Contraction of "Torpedo boat destroyer"; a development of the torpedo gunboat originally designed (in the last decadeds of the 19th century) as a counter to the threat posed by small, cheap torpedo boats to the major vessels of the navies of the pre-dreadnought era should they operate in coastal waters or not far from land, which is where most important naval engagements tend to take place. At that stage the destroyer was a craft of around 300 tons displacement with a crew of 20-30, armed with a couple of light quick-firing guns of maybe 50 mm - 100 mmm (2" - 4") calibre, fast for its time, probably 20-23 knots, and maybe itself carrying a couple of torpedoes in order to be able to duplicate the role of its ostensible prey.
By the time of the First World War, destroyers had grown to the 700-800 ton mark and had definitively taken over the attacking role of the torpedo boat as well as their original defensive one. The introduction of steam turbine engines had pushed speeds up to about 30 knots; the same technology increased capital ship and cruiser speeds enough to make their predecessors an obsolete liability. Armaments were generally three or four guns of around 4" (100 mm) calibre and six torpedo tubes and the ships were ocean going, if not comfortably so; they were also used for minelaying duties.
During World War I the growing use of submarines brought destroyers a new role, or possibly restored their original one, as escorts. Fitted with hydrophones to detect submerged submarines and depth charges to attack them with, they were the main opposition for the new weapon.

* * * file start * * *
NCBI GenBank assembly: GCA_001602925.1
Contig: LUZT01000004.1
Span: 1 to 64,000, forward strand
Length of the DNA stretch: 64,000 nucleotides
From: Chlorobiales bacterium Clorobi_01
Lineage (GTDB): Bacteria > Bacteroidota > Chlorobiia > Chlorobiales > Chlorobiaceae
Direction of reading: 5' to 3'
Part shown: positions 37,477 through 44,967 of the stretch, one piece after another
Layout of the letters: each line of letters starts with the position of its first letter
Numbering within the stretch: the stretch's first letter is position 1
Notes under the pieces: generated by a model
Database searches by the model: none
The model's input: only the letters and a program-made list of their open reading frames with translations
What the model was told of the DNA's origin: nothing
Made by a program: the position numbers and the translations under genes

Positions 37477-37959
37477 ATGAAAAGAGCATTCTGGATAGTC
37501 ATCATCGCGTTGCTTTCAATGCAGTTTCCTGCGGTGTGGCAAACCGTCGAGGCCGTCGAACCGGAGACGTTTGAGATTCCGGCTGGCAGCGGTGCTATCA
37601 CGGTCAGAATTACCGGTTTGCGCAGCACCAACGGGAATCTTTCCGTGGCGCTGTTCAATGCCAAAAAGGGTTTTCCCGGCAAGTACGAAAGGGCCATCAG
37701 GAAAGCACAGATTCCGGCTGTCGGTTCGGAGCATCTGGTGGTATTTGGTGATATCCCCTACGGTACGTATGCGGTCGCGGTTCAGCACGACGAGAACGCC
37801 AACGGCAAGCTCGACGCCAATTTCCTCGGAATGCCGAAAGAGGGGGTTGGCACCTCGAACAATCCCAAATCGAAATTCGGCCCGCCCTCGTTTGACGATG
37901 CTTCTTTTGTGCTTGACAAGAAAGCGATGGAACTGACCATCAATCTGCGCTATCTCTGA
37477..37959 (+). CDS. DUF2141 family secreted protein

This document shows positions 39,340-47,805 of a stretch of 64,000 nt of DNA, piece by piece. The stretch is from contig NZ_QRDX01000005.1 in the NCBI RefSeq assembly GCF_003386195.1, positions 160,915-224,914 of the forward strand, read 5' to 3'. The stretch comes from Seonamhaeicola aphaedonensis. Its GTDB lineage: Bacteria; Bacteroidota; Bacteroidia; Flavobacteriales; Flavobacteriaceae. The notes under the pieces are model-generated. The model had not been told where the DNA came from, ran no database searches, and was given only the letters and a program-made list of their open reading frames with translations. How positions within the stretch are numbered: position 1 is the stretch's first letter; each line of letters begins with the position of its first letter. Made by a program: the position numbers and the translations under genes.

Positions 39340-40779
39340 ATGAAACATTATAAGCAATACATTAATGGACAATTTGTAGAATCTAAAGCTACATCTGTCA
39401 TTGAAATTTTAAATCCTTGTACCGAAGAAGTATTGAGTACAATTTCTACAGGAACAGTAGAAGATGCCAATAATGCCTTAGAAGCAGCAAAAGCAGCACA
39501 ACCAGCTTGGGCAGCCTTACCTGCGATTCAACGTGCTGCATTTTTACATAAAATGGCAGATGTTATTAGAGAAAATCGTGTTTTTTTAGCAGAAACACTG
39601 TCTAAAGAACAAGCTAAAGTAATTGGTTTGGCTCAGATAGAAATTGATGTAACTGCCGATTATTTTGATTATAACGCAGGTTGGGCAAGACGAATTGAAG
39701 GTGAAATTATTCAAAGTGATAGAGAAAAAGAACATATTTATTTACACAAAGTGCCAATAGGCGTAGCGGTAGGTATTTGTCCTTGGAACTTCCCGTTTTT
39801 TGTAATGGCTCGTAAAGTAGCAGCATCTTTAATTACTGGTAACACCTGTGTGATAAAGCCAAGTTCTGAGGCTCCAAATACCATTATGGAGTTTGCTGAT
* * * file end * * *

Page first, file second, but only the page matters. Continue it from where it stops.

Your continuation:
Between the wars, the navies of the world pushed the envelope a bit further; new destroyers were now around the 1500-2000 ton mark, with crews of 2-300, speeds of 35 knots and up being common (the French Mogador was the fastest of the era, at 42 knots, and with gun armament that pretty much put it in in the light cruiser class). Main armament was mostly four to eight guns in the 4.7-5.1 inch (120-130 mm) range, with guns being more frequently mounted in enclosed turrets rather than behind gunshields as before, and two banks of four or five torpedo tubes were normal.
During the Second World War destroyers' role as torpedo attack vessels became sidelined, faced by the twin threats of submarines and air power. Once again they were the mainstay of antisubmarine warfare, escorting convoys and heavier warships, carrying increasingly sophisticated methods of detection (ASDIC/sonar and continually improving radar) and ASW weapons; this and the threat from the air led to many ships having banks of torpedoes and conventional guns replaced by light anti-aircraft guns, depth-charge throwers and radar installations. The main armaments and control systems of newly built vessels were normally dual purpose, serving as heavy anti-aircraft guns as well as for surface use. In the carrier war in the Pacific, they also often served in the dangerous role of radar pickets, standing a distance away from the main fleets to extend the range of radar cover for the detection of incoming aircraft.
By the end of the war there a fairly clear split had emerged, with smaller, cheaper, slower destroyer escorts and frigates being designed for the anti-submarine role, and larger, faster fleet destroyers capable of serving as anti-aircraft cover for carrier fleets. The introduction of guided missiles for surface-surface and surface-air use replaced much of the gun and torpedo armament, often leaving just a single semi-automatic quick-firing dual purpose gun; hangars and decks for anti-submarine helicopters also became commonplace. The guided-missile destroyers of today are ships of 4000 tons and upwards (ships which would once have been labelled as cruisers), carrying complements of 2-300 or so, gas-turbine powered to speeds of 40 knots or so, and are the largest front line vessels apart from aircraft carriers in many navies.